Croquettes are culinary pearls: rich and deep in taste and they have their own texture experience through the crispy crust. Making croquettes by hand in the Netherlands is an old tradition, traditional craftsmanship, as we learned from our grandmothers, grandfathers, mothers and fathers who used to make the most delicious croquettes at home. Or this artisanal handicraft was done by confectioners and butchers who made their own recipes as a quality product. Making croquettes yourself is laborious and requires knowledge that is in danger of being lost, which is why fewer and fewer people can do it. As a result, the croquette has become a factory product that must be produced as massively and cheaply as possible, and as a result the croquette loses the glorious culinary status it once had and deserves, because the croquette is so much more than a snack item. Hand-produced croquettes have a different quality than factory-produced croquettes because the quality controls, the production principles and quality requirements for the ingredients used (eg no artificial additives, browning agents or 'crust batters') differ.
The Dutch croquette differs from, for example, the Spanish (more bechamel than salpicon), Italian (based on rice) and Japanese and Indonesian (potato base). What do we mean by a handmade croquette 'Dutch style'? 1) It is made on a small scale on a cooking stove where the production process is hand stirred, as well as the roll of the croquette is done by hand. 2) The base of the salpicon is butter and flour cooked in a pan, after which self-drawn stock is added and then the other hand-cut seasonings (meat / fish / vegetables). The choice of added ingredients is primarily determined by quality and not by being as cheap as possible for profit maximization. After stiffening, the croquette is rolled by hand and passed through breadcrumbs and egg white. A small group of cooking enthusiasts who have the time and knowledge still make croquettes at home by hand. Although many croquettes are eaten by Dutch people, these are almost all factory croquettes that are intended as snack items and do not get a culinary place in a meal. In addition, as far as known, there are six small-scale producers in the Netherlands where croquettes are made entirely by hand and on a small scale (in accordance with the above definition) and offer them as a traditional culinary product (Wilde Kroketten in Amsterdam, Krokettenloket in The Hague, Krokettenboutique in Utrecht, Air Cafe in Cadzand, Krokettenhemel in Eindhoven and Prinsen in Nieuw Weerdinge.) Johannes van Dam and his testpanel, as well as Edwin Kats et al. have written down and passed on the specialist knowledge of two specialized cookbooks.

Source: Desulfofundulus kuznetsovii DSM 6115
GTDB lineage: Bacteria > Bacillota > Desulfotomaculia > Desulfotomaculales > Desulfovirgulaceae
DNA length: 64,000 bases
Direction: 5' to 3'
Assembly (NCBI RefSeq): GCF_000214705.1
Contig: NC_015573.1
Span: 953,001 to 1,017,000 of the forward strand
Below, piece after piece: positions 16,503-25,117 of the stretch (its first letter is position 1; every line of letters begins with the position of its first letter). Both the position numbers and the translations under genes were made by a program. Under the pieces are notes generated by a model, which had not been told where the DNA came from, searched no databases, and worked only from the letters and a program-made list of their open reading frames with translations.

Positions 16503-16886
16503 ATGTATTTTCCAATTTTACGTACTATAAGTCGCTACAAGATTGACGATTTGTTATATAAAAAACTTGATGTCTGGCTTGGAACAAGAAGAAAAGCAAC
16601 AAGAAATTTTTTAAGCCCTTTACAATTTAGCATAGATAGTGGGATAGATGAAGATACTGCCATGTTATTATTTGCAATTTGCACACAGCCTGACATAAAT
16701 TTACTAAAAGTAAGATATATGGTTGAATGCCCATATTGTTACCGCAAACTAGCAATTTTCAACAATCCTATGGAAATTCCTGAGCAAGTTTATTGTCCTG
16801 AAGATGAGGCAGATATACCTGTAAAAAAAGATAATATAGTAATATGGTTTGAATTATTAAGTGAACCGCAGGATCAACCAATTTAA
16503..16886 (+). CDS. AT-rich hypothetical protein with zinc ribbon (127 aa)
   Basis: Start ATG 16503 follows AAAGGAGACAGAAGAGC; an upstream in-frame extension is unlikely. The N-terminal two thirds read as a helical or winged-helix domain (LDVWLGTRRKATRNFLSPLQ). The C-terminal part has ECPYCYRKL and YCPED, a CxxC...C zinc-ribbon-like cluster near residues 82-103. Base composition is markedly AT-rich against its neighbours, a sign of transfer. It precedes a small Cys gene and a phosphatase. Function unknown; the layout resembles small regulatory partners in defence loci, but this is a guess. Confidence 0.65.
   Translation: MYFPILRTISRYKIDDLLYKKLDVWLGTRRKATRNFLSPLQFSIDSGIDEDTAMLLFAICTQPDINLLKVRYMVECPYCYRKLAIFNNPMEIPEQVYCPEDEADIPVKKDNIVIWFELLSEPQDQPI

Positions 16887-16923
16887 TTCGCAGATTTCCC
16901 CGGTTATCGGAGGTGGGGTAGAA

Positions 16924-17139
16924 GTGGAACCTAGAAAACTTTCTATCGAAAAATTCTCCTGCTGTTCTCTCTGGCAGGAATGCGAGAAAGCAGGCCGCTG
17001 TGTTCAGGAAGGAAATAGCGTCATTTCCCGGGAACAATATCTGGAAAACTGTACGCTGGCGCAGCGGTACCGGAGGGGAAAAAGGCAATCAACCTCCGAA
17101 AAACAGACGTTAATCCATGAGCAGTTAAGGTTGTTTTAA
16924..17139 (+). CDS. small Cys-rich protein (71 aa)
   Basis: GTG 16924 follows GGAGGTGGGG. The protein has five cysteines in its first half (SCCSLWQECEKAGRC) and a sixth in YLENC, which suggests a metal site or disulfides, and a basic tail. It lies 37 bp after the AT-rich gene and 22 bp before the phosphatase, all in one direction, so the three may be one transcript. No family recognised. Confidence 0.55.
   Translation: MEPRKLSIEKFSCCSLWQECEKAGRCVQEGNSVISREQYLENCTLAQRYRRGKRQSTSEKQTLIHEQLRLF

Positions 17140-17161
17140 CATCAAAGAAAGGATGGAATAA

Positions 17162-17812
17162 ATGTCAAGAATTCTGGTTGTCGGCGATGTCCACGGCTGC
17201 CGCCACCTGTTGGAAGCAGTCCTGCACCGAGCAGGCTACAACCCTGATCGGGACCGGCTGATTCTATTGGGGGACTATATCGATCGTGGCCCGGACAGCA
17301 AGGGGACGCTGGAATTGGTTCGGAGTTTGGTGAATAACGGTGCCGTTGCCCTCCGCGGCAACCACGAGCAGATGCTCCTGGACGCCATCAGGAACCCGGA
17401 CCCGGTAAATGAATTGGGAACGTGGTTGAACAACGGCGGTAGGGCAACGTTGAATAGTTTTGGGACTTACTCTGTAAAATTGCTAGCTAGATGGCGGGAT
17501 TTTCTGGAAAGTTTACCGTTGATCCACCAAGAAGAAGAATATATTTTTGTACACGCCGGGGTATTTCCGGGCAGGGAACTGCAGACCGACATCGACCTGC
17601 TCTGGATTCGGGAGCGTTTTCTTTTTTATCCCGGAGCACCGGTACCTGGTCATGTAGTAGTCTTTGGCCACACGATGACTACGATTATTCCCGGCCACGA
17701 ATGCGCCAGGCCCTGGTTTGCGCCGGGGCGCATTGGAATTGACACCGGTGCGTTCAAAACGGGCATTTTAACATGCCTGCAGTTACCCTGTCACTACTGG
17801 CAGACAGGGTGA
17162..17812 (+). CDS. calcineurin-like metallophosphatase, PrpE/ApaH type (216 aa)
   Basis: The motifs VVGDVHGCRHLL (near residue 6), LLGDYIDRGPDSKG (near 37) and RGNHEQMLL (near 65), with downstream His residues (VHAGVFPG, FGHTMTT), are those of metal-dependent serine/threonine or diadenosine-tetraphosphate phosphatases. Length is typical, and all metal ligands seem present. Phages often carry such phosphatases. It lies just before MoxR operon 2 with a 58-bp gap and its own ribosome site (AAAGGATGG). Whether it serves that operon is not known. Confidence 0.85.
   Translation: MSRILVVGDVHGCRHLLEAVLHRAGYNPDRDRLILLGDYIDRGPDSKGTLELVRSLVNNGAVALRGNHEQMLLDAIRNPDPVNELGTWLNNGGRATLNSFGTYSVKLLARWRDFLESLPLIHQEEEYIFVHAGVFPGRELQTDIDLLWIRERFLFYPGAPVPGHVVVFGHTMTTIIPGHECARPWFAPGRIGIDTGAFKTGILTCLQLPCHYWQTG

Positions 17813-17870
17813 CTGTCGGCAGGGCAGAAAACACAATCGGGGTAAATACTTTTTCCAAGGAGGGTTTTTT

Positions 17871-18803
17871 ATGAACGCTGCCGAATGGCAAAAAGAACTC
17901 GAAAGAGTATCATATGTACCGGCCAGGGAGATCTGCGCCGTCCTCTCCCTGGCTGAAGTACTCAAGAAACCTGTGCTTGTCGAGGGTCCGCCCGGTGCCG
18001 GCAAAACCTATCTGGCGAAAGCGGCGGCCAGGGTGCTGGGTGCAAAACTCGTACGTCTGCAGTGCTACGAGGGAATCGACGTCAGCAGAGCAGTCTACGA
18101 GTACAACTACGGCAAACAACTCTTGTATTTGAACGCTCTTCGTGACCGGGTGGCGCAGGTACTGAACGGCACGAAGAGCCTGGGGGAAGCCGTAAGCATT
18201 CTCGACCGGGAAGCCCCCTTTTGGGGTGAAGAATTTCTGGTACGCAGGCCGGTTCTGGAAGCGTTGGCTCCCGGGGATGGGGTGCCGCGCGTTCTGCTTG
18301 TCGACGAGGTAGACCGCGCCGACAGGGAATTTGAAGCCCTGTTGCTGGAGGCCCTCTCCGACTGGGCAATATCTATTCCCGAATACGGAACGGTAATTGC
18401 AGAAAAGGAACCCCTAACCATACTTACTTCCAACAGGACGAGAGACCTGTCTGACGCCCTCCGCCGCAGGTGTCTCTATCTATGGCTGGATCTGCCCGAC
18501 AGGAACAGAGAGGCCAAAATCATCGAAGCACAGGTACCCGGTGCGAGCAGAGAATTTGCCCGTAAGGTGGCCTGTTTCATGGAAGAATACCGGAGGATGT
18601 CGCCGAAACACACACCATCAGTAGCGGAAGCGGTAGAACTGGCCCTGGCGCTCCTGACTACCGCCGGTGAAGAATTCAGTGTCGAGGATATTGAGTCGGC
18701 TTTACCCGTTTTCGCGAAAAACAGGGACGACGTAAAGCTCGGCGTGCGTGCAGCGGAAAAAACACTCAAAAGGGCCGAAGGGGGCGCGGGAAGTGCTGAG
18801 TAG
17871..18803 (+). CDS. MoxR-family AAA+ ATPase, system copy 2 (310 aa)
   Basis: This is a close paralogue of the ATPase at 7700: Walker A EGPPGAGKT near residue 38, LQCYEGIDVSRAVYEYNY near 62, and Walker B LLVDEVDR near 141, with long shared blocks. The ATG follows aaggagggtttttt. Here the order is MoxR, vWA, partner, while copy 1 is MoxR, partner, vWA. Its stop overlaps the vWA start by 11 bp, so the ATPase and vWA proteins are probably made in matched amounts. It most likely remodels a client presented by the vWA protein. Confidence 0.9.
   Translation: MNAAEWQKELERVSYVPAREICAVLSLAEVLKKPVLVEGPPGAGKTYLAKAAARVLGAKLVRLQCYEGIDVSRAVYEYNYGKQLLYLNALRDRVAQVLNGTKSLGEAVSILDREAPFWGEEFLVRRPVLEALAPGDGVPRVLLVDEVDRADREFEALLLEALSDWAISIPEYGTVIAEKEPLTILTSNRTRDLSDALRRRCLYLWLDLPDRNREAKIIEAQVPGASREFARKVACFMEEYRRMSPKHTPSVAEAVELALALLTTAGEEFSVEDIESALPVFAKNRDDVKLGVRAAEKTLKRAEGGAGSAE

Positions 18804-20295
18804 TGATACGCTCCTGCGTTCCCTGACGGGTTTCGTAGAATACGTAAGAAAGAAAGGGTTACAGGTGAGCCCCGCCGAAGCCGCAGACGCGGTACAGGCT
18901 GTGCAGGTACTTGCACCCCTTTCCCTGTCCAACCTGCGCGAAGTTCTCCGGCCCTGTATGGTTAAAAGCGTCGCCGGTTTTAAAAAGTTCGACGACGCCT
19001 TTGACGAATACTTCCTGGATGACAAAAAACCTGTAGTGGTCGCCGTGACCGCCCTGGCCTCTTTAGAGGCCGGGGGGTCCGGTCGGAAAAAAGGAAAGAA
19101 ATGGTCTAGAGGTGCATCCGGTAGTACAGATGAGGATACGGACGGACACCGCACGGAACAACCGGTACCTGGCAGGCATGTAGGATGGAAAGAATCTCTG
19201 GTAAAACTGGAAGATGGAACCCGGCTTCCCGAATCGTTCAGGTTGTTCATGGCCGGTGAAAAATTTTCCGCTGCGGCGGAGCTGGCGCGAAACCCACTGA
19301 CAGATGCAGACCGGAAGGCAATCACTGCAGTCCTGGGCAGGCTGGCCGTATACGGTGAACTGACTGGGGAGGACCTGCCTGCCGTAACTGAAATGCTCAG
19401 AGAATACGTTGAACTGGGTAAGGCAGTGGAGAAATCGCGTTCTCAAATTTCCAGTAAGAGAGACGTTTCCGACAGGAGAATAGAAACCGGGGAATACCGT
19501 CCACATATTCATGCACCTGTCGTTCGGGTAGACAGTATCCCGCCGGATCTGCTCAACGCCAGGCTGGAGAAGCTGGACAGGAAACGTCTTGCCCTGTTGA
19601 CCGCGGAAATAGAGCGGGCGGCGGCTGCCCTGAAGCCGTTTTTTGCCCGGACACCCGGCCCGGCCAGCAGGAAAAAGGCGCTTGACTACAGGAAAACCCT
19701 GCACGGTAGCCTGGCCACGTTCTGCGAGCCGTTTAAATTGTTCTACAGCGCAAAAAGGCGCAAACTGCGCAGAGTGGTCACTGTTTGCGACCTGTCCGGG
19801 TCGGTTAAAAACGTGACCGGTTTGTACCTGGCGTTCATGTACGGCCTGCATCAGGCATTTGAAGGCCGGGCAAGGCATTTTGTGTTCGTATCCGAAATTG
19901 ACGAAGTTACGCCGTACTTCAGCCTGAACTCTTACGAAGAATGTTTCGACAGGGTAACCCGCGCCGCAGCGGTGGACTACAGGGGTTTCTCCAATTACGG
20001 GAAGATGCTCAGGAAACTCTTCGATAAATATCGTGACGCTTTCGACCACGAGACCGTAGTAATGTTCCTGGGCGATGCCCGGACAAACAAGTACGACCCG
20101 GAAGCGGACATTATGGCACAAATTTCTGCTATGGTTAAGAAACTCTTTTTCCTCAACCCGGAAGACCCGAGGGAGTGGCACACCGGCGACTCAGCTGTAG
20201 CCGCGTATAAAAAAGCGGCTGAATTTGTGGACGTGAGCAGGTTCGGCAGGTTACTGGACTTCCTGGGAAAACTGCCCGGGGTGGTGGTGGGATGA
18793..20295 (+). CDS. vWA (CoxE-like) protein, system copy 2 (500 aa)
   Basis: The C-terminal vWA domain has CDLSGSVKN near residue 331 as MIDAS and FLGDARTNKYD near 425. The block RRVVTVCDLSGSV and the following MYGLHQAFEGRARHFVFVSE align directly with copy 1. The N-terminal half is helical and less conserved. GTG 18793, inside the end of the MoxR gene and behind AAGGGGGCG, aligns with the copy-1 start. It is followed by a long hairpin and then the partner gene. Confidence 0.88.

The croquette was invented in France. It all started at the court of Louis XIV (1638-1715), who according to culinary journalist Wina Born should not have become king but cook. In addition to women, his great love was for cooking: “He liked to be in the palace kitchen and while traveling, he prepared his own meals in country inns. He was able to larvae meat, cook a delicious pot-au-feu, and knew a hundred ways to prepare eggs and made delicious jams”, she writes. His interest in the art of cooking probably contributed to the major breakthrough of 'new cooking' in French cuisine of the seventeenth century. His Spanish wife also contributed to this because her Spanish chefs introduced the roux in France, the mixture of butter and more or less brown fried flour to bind soups and sauces. In his famous cookbook Le cuisinier royal et bourgeois, the chef François Massialot incorporated this roux into a variety of recipes, including his first recipe for the croquet, which was an intermediate dish in the form of an egg. The word croquet comes from the French croquer, which means to nibble. Via Belgium and the international nobility, eating and making croquettes entered the Netherlands. First of all again as a culinary dish that eventually trickled through to the lower classes via the wealthy bourgeoisie and the craftsmen such as butchers and confectioners. It was popular in folk cuisine because it was possible to make a nutritious product from residual waste (eg pulled soup meat or dried cheese) with flour and butter. </p> <p> In the fifties and sixties it became increasingly prosperous and the continuing industrialization and technology a factory product. The vending machines and snack bars were introduced and making croquettes yourself was considered unnecessarily laborious. The handicrafts were marginalized in this area.